Looking for a FXTAS clinic? A directory of clinics around [...]
On July 28, 1028, the University of Central Florida College [...]
Fragile X-associated tremor/ataxia syndrome (FXTAS) is a disorder that affects Fragile X premutation carriers, typically over the age of 55. Individuals with FXTAS have tremor of their hands when they are using their hands to do activities. They also have difficulty with their walking, appearing as if they were drunk even though they are sober. As the disease progresses over time, people with FXTAS can develop problems with memory and loss of sensation in the feet. Symptoms are highly variable, with some FXTAS patients having more severe tremor and others having more balance issues. Women tend to be more mildly affected, if they are affected at all, due to the typical presence of a normal Fragile X gene on their second chromosome.
Family caregivers play a critical role in managing the needs of individuals with FXTAS throughout the course of the illness. People with FXTAS rely on caregivers for a wide range of support—preparation of meals, household chores, transportation, medications, bathing, dressing, feeding, physical, emotional and social care, and managing family money.
One of the most prevailing fears for a couple when [...]
Dr. Randi Hagerman gave a plenary talk at the [...]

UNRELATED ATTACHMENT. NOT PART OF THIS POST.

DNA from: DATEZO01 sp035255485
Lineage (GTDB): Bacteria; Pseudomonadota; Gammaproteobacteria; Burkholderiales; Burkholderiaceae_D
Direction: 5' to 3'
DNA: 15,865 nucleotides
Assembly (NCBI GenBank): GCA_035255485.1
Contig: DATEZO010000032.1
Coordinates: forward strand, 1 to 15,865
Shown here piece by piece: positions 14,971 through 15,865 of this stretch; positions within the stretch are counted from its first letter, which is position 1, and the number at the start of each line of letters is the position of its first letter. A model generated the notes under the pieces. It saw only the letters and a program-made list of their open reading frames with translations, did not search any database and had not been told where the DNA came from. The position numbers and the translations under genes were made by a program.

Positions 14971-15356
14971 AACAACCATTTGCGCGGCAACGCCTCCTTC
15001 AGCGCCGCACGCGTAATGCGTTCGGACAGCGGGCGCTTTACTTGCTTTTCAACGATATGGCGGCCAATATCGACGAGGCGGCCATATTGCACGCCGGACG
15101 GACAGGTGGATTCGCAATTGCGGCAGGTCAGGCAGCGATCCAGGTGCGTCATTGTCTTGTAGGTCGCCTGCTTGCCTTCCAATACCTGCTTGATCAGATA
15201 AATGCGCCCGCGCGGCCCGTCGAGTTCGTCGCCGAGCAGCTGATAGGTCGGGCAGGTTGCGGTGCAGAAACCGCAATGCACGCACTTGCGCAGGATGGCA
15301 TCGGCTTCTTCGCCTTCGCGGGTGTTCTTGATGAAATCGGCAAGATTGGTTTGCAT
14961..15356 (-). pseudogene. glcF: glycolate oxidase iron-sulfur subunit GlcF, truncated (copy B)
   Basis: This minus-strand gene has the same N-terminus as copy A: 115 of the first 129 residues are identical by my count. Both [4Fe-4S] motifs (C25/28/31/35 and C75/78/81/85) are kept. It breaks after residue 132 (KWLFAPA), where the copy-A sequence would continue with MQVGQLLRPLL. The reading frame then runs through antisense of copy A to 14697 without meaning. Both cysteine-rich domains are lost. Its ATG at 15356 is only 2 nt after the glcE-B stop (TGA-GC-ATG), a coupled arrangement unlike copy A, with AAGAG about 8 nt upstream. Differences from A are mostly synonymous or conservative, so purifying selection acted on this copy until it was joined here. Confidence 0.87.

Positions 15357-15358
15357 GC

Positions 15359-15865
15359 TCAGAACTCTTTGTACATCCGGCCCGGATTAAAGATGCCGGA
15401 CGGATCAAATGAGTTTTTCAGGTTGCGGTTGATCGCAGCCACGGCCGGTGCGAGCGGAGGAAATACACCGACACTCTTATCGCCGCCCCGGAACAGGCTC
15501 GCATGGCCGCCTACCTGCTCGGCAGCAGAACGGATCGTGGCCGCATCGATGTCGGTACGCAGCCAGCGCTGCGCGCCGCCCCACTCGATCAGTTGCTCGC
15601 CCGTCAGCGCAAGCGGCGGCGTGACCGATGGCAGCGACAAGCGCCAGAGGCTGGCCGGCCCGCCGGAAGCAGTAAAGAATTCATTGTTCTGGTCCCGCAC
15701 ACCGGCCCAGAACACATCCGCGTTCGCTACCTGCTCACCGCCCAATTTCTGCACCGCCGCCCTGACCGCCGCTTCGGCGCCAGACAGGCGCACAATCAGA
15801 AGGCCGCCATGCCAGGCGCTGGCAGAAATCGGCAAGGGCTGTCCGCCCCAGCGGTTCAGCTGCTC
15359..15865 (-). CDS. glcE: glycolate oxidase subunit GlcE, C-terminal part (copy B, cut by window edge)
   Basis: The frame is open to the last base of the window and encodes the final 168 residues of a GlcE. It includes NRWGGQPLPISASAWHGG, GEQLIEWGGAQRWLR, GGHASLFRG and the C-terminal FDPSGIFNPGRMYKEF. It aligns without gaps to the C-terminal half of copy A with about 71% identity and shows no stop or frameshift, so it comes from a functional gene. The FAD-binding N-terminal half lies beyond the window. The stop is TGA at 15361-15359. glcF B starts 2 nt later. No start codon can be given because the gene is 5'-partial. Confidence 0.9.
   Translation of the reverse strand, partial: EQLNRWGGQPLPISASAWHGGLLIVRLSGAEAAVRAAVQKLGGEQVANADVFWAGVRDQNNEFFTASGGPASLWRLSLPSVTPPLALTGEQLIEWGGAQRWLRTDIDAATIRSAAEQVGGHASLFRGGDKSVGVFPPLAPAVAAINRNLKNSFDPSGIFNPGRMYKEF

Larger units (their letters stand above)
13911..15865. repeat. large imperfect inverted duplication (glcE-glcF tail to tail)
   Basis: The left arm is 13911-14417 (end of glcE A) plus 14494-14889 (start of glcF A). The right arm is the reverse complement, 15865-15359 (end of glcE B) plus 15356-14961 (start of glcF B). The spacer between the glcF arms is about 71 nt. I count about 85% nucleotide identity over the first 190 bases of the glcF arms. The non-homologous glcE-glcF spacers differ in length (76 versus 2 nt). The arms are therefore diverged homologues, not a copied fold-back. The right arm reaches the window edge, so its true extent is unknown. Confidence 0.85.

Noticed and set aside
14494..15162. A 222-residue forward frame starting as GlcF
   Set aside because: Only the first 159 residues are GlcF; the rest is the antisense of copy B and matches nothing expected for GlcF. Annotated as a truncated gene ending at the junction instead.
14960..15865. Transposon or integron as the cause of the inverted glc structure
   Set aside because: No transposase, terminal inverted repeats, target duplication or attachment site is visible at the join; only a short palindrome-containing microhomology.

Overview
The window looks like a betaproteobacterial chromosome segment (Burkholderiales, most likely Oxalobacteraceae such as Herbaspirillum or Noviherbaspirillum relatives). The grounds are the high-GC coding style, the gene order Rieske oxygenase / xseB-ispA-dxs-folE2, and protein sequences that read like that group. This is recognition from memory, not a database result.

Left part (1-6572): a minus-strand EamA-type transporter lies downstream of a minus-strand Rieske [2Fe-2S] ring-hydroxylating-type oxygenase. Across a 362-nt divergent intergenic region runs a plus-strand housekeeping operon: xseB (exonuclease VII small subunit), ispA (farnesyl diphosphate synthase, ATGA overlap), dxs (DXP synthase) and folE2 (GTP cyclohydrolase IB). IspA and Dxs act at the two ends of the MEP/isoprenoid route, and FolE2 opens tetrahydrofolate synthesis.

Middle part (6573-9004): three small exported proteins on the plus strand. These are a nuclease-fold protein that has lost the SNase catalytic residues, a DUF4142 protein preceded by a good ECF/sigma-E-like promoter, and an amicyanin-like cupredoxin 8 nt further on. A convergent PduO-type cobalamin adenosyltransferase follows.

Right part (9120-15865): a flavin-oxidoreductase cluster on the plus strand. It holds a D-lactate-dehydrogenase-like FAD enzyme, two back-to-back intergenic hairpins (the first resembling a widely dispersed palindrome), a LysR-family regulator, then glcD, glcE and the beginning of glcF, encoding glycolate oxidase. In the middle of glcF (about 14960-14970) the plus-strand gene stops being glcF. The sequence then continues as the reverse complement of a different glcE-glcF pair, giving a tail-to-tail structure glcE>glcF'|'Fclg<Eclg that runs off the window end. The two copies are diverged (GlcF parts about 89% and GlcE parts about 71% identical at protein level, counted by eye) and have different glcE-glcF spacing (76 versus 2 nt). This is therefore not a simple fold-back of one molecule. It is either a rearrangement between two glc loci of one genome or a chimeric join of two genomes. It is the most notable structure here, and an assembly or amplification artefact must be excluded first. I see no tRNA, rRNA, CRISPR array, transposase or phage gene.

https://youtu.be/1J8-qlI3GBU It has been nearly 15 years since Fragile [...]
The very earliest signs of a debilitating neurodegenerative disorder, in [...]
My whole marriage to my husband Vince can be described by one acronym: FXTAS. Our wedding was in April 1999. It was a second marriage for us both, and we weren’t youngsters (I was 48 and Vince was 64), but I thought we were both healthy. We had no inkling that Vince’s mind was already deteriorating from FXTAS.
Since its identification less than a decade ago, researchers have [...]
Basic Mechanisms and Clinical Involvement The NFXF was one of [...]
The NFXF was excited to read this announcement from the University of Michigan Health System. There are a number of dedicated scientists and clinicians working on FXTAS, however new treatments have been slower in coming than for Fragile X syndrome.
Dr. Peter Todd, assistant professor in Neurology and co-director of [...]